The Society of Radiographers said almost 1,000 members will vote in the coming weeks in a campaign to secure improvements to pay and conditions.
Radiographers in Northern Ireland are being balloted for strikes in the ongoing pay dispute in the health service.
The Society of Radiographers said almost 1,000 of its members will vote in the coming weeks as part of a campaign to secure improvements to pay and conditions.
The society said nine out of 10 patients in Health and Social Care Northern Ireland are supported by a radiography professional but too few radiographers are being recruited or retained.
As a result, more than 173,000 people are waiting for a diagnostic appointment – delaying vital diagnosis and treatment, said the society.
Cora Regan, Northern Ireland national officer for the Society of Radiographers, said: “Doctors and nurses cannot do their jobs without a team of radiographers, sonographers and radiography assistants – and waiting lists are growing.
“Almost 10% of the population of Northern Ireland is waiting for a diagnostic test. This wait means cases become more complex and, for some patients, even a two-week delay can mean the difference between life and death.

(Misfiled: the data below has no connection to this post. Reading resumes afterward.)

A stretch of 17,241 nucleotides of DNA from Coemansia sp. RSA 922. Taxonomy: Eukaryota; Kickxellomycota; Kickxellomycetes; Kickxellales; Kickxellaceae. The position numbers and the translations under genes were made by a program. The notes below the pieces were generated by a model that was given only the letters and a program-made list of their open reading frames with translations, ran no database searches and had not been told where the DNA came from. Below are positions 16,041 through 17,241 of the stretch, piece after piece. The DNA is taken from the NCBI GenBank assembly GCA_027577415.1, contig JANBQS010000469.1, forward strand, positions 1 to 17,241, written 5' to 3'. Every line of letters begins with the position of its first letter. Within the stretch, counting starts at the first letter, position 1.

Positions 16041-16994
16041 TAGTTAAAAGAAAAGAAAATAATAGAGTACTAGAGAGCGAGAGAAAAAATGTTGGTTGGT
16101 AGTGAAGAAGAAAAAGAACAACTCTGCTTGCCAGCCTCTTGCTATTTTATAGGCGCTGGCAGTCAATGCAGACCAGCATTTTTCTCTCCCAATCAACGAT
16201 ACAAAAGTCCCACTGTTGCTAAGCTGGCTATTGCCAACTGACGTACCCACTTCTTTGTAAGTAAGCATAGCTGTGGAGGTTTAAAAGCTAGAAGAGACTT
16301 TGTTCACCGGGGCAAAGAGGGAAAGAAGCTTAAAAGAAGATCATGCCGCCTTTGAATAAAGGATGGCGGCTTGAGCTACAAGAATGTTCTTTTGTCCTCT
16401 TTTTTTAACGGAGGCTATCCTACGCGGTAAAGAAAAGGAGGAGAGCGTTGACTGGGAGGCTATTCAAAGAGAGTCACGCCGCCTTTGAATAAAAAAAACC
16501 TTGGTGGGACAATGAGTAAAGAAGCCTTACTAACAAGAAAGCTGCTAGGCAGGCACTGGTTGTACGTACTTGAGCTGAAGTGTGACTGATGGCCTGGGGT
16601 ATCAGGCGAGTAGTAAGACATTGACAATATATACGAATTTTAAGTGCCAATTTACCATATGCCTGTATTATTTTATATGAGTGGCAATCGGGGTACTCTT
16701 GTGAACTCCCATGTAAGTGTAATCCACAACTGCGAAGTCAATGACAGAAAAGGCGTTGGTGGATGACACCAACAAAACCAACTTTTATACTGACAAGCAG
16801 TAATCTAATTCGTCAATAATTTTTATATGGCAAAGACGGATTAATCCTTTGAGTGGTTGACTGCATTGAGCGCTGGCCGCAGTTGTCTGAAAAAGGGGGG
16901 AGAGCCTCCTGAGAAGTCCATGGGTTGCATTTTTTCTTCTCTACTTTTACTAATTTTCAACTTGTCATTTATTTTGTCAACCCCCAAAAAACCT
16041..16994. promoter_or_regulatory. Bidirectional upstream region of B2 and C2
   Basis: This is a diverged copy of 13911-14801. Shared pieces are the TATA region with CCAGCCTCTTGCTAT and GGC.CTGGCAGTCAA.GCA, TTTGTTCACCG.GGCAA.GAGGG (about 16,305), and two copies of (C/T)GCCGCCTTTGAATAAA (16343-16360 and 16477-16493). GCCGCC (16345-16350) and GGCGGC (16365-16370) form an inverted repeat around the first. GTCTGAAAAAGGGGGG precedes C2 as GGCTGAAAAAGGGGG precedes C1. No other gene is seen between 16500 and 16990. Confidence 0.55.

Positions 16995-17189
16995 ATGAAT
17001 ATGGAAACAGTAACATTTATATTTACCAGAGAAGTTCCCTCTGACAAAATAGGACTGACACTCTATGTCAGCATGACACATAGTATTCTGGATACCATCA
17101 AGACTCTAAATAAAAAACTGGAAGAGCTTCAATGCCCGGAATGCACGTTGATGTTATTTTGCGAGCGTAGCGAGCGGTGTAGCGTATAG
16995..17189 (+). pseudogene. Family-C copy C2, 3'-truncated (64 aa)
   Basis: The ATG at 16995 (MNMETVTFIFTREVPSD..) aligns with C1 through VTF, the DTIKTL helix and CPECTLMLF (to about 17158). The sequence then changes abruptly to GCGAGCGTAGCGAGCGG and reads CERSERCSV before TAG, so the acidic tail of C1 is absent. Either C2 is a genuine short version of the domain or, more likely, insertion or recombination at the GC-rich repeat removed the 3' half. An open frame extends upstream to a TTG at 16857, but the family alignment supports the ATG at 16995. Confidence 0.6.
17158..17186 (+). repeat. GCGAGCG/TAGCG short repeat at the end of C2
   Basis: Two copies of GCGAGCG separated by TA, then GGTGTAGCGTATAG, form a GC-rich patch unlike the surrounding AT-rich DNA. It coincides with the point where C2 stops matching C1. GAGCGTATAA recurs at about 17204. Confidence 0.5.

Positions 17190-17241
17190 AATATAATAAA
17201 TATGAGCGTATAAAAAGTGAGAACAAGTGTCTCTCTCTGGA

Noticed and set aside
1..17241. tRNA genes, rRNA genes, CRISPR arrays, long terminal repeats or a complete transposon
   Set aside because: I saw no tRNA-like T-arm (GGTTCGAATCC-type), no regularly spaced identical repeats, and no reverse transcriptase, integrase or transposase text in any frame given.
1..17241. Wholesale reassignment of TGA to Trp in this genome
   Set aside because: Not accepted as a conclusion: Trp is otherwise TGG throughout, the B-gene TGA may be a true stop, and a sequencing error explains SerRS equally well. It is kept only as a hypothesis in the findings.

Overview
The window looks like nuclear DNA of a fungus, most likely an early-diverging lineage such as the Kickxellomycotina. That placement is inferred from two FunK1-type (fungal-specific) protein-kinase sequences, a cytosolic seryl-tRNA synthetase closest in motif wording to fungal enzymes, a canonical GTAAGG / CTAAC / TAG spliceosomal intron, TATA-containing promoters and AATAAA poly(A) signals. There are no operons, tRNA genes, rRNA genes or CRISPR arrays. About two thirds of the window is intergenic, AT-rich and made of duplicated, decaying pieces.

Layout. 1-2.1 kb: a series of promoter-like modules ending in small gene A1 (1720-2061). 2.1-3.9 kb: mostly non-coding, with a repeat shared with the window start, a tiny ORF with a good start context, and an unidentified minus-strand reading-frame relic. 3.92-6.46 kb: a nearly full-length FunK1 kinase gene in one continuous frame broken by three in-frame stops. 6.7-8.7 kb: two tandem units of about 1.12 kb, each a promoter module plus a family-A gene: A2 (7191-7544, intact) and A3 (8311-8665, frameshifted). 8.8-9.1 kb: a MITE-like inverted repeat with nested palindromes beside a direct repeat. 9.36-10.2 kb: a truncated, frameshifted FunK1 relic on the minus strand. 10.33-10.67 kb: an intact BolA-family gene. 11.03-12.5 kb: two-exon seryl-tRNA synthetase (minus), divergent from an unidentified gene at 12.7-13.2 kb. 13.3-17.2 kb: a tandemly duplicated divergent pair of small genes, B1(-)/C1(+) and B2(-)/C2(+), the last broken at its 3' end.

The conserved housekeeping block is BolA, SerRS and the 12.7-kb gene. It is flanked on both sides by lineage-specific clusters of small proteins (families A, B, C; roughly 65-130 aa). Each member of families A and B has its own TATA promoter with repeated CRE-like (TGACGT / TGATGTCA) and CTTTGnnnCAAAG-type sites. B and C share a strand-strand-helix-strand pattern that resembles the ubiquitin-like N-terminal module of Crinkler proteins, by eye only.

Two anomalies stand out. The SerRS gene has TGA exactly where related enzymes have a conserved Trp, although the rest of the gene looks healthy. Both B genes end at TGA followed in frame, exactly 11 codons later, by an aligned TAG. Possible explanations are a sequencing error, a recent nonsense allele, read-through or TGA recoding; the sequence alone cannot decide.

“Our members tell us that they regularly work over and above their contracted hours to care for patients and attempt to reduce waiting times.
“Many departmental managers now automatically rota radiographers for overtime – rather than asking for overtime on a voluntary basis – as it’s the only way they can make sure there’s enough staff available.
“At the same time, pay has been dropping further and further behind the rest of the UK. Radiographers in Scotland are now paid 12% more than in Northern Ireland and radiography professionals living near the Republic of Ireland can drive 20 minutes across the border and earn at least £5,000 more a year than they would in Northern Ireland.
“The pressure to increase hours to cover the work, coupled with low pay, means that many radiography professionals are simply quitting – or going to work in the South for higher pay – and they are not being replaced in adequate numbers.
“Managers tell us that highly qualified colleagues are leaving healthcare altogether, to take jobs with better pay and benefits.”
The result of the ballot is due in early September.
The society’s members in Northern Ireland took part in a consultative ballot earlier this year which showed strong support for industrial action in the absence of any pay offer in Northern Ireland.